“I spent the entire day before the event watching all of the Youtube videos of Guiliana doing interviews that I could find.  It was important to get an idea of her style of speaking, but also to memorize the sound of her voice.  Sometimes while you are interpreting, the camera will pan to show, say, Leonardo DiCaprio getting out of his limo. But the hosts are still commentating in the background, which means you have to be able to pick out the voice that you are interpreting for even if you have no visual.”

 “Even though we were at the E! studios, not the actual venue, we had to have the same energy in our voices as the hosts of the event.  So Eduardo and I stood up most of the time. There was one interview where Guiliana had a lightsaber fight with Jacob Tremblay, the young star of Room. I was actually moving like I had a lightsaber and was sparring with someone. When the commercial breaks would come on, I would pretend there was music playing and dance in the studio to keep the energy level high.  This is the first time I have ever worked on a team with four interpreters. They all did such an amazing job. Gabriela and Sebastian interpreted for so many different people! And let me tell you, Eduardo was Ryan Seacrest.  But, the best part was that my mom heard me! It was such an incredible experience.”

“Obviously, I didn’t just start out interpreting for events like the Red Carpet. There are intentional steps you have to take to grow your business and your brand. You are an entity. You are an independent business owner.  If you want to take action right now, today, here are a few ideas to help you move toward accomplishing your own professional goals, whatever they may be.”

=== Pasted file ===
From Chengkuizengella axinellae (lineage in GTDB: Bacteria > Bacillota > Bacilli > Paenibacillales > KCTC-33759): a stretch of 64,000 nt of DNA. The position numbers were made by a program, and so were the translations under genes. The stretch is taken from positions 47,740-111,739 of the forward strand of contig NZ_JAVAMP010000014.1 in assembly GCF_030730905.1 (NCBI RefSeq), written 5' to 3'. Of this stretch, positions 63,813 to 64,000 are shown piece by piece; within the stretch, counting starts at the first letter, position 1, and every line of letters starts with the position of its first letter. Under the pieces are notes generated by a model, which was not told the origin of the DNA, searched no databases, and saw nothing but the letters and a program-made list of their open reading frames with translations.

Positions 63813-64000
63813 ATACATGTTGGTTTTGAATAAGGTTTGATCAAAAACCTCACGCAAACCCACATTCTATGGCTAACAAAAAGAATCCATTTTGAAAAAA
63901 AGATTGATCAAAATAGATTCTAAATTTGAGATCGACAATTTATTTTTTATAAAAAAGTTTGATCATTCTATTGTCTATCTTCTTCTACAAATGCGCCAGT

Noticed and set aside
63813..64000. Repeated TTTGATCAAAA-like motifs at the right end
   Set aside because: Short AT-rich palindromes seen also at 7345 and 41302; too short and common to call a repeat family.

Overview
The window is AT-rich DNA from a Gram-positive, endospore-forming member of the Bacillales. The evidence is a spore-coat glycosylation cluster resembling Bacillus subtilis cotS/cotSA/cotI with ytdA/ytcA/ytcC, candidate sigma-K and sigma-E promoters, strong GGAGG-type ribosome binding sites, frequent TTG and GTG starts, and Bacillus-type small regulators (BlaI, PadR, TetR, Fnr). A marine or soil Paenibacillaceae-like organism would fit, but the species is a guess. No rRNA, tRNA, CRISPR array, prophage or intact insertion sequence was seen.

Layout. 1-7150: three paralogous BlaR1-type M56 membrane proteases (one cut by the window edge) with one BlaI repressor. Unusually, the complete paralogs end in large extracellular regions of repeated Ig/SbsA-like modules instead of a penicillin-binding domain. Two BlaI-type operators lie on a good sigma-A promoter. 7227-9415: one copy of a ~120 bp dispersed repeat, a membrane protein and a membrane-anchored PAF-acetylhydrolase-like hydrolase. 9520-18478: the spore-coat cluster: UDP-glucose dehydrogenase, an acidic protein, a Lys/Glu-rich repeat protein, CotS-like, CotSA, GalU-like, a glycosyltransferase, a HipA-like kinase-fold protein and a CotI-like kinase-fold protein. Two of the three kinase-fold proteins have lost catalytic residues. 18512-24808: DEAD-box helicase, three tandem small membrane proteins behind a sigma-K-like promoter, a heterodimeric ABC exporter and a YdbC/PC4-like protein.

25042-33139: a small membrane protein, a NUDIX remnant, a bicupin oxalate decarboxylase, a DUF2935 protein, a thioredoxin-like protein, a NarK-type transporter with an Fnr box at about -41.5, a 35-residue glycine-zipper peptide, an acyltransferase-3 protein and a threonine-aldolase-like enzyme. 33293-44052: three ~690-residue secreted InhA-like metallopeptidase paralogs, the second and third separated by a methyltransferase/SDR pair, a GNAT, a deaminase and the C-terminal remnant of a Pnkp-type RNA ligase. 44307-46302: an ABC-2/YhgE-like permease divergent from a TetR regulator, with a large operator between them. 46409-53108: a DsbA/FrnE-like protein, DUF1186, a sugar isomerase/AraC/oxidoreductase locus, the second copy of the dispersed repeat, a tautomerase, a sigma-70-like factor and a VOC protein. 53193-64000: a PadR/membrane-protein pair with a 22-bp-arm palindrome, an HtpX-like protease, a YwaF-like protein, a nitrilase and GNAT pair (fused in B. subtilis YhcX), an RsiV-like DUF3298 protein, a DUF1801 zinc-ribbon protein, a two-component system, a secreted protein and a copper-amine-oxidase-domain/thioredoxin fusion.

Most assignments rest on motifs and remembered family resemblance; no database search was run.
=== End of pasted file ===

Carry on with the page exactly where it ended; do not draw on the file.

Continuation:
“It sounds really basic, but so many interpreters don’t have a nice business card.  Mine has a small photograph of me and my contact information.  I want people to remember me. A photo gives them an easy way to do that. Also, studies have shown contacts are much more likely to hang on to a card with a photo. If you are a professional interpreter without a professional business card, go out and get some made this week!”


“But don’t network just to network.  Network with a purpose.  Go out and try to get to know a variety of professional colleagues.  I belong to the ATA, but I also belong to the Latina Lawyers Bar Association even though I am not an attorney.  I go to their events and I make connections with the members because these are the people who I want as my direct clients.  One of the members I became friends with was later appointed as a judge and she asked me to interpret for her grandmother at her swearing in ceremony.  That was a real honor.”


“Last Year, the Special Olympics came to L.A. and they asked for volunteer interpreters.  I wanted to do it because I respect the organization and what they do. But many colleagues said “No, don’t do it! You will hurt the profession if you give your services away for free.”  I respected their opinions and their right to feel that way. However, I felt very strongly that I was called to volunteer, so I did. I put together a team of interpreters and we did the event. Well, not only did our team receive a recognition scroll from the LA City Council, the organizers of the event were so grateful for our work that they went back and reworked the budget in order to pay us for every hour we had worked. And they paid us more than we would have made working for an agency. Later, I got 2 very large contracts specifically because I volunteered to interpret for the Special Olympics.  So, if you feel strongly that you are called to something, especially if it is to serve others, follow your instinct. It will come back to you in so many good ways.”

To find out more about this amazing lady and see her complete CV go to

How to work with an interpreter

Enter your info below to access the download

[contact-form-7 404 "Not Found"]"]


Subscribe to our blog below!

Your Name (required)

Your Email (required)